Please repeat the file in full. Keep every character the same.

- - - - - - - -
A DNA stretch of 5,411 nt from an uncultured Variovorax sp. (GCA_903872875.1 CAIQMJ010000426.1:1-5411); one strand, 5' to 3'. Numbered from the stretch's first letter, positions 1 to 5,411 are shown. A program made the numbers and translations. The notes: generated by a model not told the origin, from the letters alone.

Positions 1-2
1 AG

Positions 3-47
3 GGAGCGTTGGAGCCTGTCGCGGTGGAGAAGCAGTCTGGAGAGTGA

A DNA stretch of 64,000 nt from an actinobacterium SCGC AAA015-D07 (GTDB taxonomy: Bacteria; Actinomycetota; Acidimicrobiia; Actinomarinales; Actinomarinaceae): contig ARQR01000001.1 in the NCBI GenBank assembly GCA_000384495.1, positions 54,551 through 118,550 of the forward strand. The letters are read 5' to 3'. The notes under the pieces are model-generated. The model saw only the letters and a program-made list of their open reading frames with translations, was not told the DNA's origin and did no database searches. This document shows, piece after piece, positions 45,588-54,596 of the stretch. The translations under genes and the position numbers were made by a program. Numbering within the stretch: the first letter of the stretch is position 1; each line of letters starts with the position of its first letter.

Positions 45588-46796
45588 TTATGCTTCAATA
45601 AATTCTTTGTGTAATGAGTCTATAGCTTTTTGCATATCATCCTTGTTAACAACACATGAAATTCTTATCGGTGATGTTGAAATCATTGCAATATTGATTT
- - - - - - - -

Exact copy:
A DNA stretch of 5,411 nt from an uncultured Variovorax sp. (GCA_903872875.1 CAIQMJ010000426.1:1-5411); one strand, 5' to 3'. Numbered from the stretch's first letter, positions 1 to 5,411 are shown. A program made the numbers and translations. The notes: generated by a model not told the origin, from the letters alone.

Positions 1-2
1 AG

Positions 3-47
3 GGAGCGTTGGAGCCTGTCGCGGTGGAGAAGCAGTCTGGAGAGTGA

A DNA stretch of 64,000 nt from an actinobacterium SCGC AAA015-D07 (GTDB taxonomy: Bacteria; Actinomycetota; Acidimicrobiia; Actinomarinales; Actinomarinaceae): contig ARQR01000001.1 in the NCBI GenBank assembly GCA_000384495.1, positions 54,551 through 118,550 of the forward strand. The letters are read 5' to 3'. The notes under the pieces are model-generated. The model saw only the letters and a program-made list of their open reading frames with translations, was not told the DNA's origin and did no database searches. This document shows, piece after piece, positions 45,588-54,596 of the stretch. The translations under genes and the position numbers were made by a program. Numbering within the stretch: the first letter of the stretch is position 1; each line of letters starts with the position of its first letter.

Positions 45588-46796
45588 TTATGCTTCAATA
45601 AATTCTTTGTGTAATGAGTCTATAGCTTTTTGCATATCATCCTTGTTAACAACACATGAAATTCTTATCGGTGATGTTGAAATCATTGCAATATTGATTT